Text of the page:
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Re: What does 'svn diff' do?

From: Malcolm Rowe <malcolm-svn-dev_at_farside.org.uk>
Date: 2005-10-11 02:06:46 CEST

On Mon, Oct 10, 2005 at 01:55:19PM +0100, Julian Foad wrote:
> Thank you _very_ much for asking. We sorely need this defined and the bugs
> and quirks in "diff" ironed out.

Oh good, I'm glad it's not just me who thinks the broken bits need fixing!

> >1. 'svn diff' accepts two path/revision pairs, each representing a
> >subtree of a repository or working copy at a particular revision (or
> >BASE or WORKING for the wc). The output of 'svn diff' is something that,
> >when fed to GNU patch, will convert the first tree into the second tree.
> Patch: not exactly; you need to say something about how only the
> modifications to individual files are obeyed by Patch, and whether this
> should include whole-file deletes that are part of a whole-subtree delete.

Well, I'm defining the output of diff, not the behaviour of patch. I
mention that property modifications are ignored by patch further down;
is there anything else that needs to be clarified?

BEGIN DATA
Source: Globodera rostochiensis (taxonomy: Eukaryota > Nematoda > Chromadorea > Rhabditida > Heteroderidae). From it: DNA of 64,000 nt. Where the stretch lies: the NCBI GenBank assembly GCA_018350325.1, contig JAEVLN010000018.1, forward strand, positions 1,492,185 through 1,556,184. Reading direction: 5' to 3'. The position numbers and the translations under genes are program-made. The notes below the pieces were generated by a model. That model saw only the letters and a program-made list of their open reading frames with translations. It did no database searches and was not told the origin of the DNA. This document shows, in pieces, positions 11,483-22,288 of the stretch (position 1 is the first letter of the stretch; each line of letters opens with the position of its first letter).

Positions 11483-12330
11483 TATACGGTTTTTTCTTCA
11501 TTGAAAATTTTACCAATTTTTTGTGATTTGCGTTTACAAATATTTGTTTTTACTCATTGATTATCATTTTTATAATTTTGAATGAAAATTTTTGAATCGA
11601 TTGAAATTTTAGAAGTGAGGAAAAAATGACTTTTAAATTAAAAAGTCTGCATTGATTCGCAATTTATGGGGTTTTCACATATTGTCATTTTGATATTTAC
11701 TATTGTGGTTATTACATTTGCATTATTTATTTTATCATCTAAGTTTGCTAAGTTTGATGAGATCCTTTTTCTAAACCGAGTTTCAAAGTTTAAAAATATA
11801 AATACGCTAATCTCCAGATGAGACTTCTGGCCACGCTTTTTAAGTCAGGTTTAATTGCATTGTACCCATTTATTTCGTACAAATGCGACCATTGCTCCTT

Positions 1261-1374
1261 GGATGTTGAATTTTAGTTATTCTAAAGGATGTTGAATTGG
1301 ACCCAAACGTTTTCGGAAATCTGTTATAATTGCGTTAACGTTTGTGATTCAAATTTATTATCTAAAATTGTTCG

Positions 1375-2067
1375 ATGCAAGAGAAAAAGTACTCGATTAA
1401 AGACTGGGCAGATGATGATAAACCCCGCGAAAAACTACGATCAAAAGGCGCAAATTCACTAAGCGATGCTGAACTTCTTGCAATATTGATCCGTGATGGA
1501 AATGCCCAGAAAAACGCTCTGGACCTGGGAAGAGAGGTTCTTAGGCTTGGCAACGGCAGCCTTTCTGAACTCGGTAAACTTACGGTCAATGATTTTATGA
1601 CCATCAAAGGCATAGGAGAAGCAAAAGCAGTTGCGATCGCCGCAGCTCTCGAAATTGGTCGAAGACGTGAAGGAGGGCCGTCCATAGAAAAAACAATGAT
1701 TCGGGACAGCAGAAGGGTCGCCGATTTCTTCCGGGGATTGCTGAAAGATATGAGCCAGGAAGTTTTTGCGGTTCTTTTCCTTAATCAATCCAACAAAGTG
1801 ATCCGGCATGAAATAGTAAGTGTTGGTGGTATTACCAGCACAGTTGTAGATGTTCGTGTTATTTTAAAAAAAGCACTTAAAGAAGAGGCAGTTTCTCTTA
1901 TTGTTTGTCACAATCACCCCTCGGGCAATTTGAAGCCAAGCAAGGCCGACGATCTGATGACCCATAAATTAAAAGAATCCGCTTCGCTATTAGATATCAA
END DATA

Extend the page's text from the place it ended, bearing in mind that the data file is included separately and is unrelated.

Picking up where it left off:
Why would whole-file deletes _not_ be included in the output of a subtree
delete? (We don't in one or two cases, but they're bugs, no?). They're
necessary to remove the files from the target.

> Also I should think we ought to say explicitly that tree-change information
> should be included in the output in an unambiguous form that might be
> usable by a hypothetical tree-aware Patch program, and can certainly be
> used by a human.

"should", perhaps, but it's not at the moment. Not that I disagree with
you (though I don't know whether it's something we should overload onto
the textual diff format - the old tree-delta XML format was the first
thing I thought of using), but I'm trying to describe what the intended
output is at the moment.

> >3. The output of 'svn diff' will be identical (ignoring ordering)
> >regardless of whether the subtrees are in a working copy or repository.
> And something about what the same diff in reverse order should look like.

No: there's no such thing in this model. A 'reverse diff' is simply a
diff with the source and target subtrees swapped.

> And, when we put this specification into more detail, something about how
> the files and revisions are labeled. In particular, what revision number
> or "base" or "wc"-type label is appended to a file name in various
> circumstances.

Yes, that sounds like an excellent idea. For example, there's a bug at
the moment whereby for deleted files, we print the revision number of
the source tree anchor instead of the file. Things like that are very
hard at the moment to work out whether they're bugs or not.

> Hooray for you, Malcolm!

Heh. What have I started? :-)


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Received on Tue Oct 11 02:07:34 2005

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